Jake Martin is a local creative as well as the Director at Black & Brass Coffee Co. Jake oversees wholesale production and distribution as well as the creative direction of the company.
Early Beginnings: Punk Rock and Spray Paint
Jake is a lifelong resident of Honesdale, Pennsylvania. From an early age, he showed much interest in music and art, spending time drawing and performing music. Growing up in a military-oriented family, he somewhat broke the mold by studying art after graduating high school. While in art school, he studied animation as well as music production and recording.
The skills that he learned in his animation courses, as well as his foundational interest in drawing, led Jake into enjoying graphic design as a hobby and occasional source of income. He credits his experience in art school for enabling him to take his art to the next level. His desire to study music production originated in his earlier years, forming punk-rock bands with high school friends and even releasing a few albums. While he doesn’t currently play in any organized bands right now, he casually enjoys jamming as a jack-of-all-trades. Jake likes to play the drums and guitar, and the piano from time to time.
For Jake, his visually creative side really began to flourish out of pure necessity. When he began playing in high school bands, he and his band mates wanted to create merchandise that they could sell. With a very limited teenager budget, Jake was left with one option: creating custom cardboard stencils to spraypaint designs on thrift store t-shirts. If the band needed a logo or design, Jake would draw it.
Slowly but surely, he came to really enjoy creative expression through visual art. This gritty and crafty DIY method of creating art was what sparked Jake’s journey not only as a musician but also as an artist. Even to this day, Jake loves exploring resourceful and creative ways to express himself. As a working professional, he strives to apply this same ethic to his work by always looking for new ways to accomplish tasks.
When asked about any natural creative abilities that he may have expressed at a young age, Jake stands behind the fact that his talent came from necessity. Jake values what he calls “the desire to create” over any birth-given talent. His emphasis is not so much on the ability of the artist but rather the passion one demonstrates in any creative plane. To Jake, the idea that anyone has “natural talent” is questionable.
“I still contemplate whether natural talent is actually a thing. I think what’s more important than that is the desire to create. A passion for it. If you’re passionate about it and you have a desire to do it, you’re going to get better at it because you’re going to want to do it more. That is the applied practice of a craft or skill.”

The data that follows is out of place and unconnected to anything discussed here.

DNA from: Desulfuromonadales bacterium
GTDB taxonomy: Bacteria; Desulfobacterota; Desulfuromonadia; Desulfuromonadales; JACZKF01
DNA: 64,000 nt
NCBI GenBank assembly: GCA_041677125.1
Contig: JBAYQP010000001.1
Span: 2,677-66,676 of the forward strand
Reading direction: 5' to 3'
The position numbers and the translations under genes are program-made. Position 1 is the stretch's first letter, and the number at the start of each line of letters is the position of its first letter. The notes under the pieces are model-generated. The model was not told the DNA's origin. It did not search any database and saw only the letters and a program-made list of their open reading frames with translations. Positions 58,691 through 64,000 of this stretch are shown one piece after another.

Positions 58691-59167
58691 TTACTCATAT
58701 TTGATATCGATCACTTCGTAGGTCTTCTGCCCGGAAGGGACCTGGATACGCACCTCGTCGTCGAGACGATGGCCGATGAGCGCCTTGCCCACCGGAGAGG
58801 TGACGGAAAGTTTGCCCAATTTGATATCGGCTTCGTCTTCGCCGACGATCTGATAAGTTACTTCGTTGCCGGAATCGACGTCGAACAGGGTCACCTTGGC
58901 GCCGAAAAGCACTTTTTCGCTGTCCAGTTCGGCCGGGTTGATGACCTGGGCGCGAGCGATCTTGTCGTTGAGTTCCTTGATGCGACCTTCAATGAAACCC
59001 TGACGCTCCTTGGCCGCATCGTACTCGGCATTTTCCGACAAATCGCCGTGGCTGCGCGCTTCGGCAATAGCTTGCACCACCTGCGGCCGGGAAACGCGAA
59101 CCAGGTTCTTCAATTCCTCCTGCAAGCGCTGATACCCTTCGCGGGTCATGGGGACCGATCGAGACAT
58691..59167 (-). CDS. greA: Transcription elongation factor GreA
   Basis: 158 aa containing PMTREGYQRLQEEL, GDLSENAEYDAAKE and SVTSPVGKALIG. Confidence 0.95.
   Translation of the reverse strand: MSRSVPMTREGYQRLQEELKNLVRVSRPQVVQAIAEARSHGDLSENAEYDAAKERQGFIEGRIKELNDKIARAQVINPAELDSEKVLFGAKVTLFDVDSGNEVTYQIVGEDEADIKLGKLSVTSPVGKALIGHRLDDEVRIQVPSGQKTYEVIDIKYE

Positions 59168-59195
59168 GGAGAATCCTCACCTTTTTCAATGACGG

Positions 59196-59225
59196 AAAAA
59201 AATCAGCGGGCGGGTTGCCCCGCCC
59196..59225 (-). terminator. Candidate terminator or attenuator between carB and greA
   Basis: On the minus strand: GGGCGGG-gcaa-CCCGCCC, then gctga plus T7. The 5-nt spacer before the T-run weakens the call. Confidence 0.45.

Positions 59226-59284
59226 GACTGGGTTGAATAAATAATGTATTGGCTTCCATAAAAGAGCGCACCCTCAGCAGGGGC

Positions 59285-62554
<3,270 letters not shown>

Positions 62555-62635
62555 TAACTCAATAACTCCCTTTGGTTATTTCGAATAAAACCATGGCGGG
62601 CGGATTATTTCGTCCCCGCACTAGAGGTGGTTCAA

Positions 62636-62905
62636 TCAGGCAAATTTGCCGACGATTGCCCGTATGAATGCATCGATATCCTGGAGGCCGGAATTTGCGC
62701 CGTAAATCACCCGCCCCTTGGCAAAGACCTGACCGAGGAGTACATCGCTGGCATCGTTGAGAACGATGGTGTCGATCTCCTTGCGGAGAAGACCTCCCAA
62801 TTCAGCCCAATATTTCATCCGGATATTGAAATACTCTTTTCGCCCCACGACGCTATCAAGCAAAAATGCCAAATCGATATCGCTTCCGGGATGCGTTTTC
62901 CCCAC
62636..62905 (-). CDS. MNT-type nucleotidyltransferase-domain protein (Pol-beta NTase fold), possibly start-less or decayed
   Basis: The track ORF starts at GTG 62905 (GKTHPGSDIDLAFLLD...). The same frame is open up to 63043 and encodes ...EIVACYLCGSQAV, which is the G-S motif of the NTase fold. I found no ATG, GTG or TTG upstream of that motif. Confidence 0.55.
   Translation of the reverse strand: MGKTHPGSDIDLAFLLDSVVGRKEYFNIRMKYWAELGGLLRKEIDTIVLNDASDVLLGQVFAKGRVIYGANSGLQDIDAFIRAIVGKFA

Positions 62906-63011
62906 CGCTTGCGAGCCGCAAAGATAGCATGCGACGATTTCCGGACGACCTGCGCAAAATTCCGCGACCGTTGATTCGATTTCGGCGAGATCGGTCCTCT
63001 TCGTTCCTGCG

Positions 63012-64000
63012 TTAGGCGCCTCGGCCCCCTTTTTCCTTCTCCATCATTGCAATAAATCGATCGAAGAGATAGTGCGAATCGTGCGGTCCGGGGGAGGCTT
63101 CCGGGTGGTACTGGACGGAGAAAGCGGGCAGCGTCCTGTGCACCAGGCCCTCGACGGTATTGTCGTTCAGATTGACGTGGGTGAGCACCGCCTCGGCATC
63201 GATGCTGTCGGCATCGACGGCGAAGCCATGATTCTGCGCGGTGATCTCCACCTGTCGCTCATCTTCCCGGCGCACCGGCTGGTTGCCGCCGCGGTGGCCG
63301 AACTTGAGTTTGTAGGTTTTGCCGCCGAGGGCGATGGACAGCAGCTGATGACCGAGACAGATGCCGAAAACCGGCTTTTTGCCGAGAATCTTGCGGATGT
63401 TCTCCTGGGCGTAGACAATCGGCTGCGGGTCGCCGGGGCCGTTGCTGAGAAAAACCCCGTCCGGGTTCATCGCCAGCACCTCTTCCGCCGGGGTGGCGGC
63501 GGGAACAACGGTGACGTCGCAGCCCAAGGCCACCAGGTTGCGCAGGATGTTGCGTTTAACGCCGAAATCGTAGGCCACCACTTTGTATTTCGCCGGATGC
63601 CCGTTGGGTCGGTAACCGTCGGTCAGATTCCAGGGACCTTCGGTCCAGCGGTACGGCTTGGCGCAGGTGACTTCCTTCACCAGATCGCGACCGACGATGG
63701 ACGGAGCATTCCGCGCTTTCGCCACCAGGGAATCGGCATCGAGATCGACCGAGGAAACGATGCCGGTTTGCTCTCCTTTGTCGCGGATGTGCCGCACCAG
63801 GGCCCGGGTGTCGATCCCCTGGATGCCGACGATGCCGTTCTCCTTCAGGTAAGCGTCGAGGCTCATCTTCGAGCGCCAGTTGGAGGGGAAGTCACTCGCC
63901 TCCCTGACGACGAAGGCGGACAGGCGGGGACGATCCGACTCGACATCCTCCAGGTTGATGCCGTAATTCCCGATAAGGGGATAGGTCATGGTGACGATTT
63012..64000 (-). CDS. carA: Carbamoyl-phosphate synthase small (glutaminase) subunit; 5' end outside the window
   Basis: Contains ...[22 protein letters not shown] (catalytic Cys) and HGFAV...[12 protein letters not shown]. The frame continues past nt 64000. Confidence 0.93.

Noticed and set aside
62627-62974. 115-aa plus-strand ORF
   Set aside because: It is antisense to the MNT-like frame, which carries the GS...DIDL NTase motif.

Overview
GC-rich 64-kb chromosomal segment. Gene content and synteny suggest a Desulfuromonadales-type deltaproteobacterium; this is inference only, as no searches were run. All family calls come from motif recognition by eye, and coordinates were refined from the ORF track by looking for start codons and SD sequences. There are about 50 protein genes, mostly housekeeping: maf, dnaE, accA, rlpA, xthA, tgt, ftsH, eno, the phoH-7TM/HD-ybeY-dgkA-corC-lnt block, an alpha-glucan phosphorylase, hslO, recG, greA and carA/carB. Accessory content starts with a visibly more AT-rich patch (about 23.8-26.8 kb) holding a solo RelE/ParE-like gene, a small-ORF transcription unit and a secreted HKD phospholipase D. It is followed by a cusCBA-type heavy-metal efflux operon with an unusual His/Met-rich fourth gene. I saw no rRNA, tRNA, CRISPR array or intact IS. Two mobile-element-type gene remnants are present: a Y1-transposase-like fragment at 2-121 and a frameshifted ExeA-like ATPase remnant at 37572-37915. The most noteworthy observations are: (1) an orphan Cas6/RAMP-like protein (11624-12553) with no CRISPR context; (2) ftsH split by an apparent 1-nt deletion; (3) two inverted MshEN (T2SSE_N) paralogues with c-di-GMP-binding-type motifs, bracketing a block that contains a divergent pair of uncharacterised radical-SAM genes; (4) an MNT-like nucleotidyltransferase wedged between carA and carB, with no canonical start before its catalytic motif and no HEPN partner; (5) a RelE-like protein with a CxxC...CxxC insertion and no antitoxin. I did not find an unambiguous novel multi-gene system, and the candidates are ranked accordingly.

At the time of this writing, Black & Brass is featuring a gallery of Jake’s work at the Main Street location. This is Jake’s first experience showcasing his own visual art, a fact that many may find surprising. When asked about it, he states that “I think the art is very much a piece of me. There was much emotion and thought put into every piece and I am very, very proud of it.” For Jake, it is rewarding to have the opportunity for some formal recognition of his work. As a freelancer, he finds himself making art for clients, but with his experience at the art gallery, he says “it is refreshing to make art for me. It’s very personal and very much my own. It’s freeing.”
Believing You Can Do It
Jake believes that most people are held-back in realizing the true potential of what they could create. “If you ask a child to draw a banana on a surfboard, they’re going to do it. If you ask an adult to draw that, they’re going to tell you they don’t know how.” To him, it is all about unlocking the childlike freedom and creativity from within and telling yourself that you can create whatever you want. “The only question to ask oneself is ‘how do I make it happen?’”
According to him, his biggest creative challenge has been sticking with one thing for any long period of time. At times, he has felt frustration towards himself for bouncing around from project to project, but he is at a point now in which he fully embraces that process. To him, it’s more about the journey than the finished product. Learning and trying new things is what keeps him engaged and excited about his creativity.
As for his biggest inspiration, Jake states that “seeing what other people are creating is kind of like a chef going to a different restaurant and trying food made by a different chef. You can see the tools you are using get applied in a different way. I can see other artists creating something that I didn’t think of at first, and it blows my mind. That inspires me.”
“Believe in your own creativity. That anything you want to make, you can make. It took me a long time to learn that. Maybe it was my late twenties when I figured out that I can break down those walls and just create something. Draw that banana on a surfboard. I spent a long time in my teen years holding myself back, and I wish I didn’t.”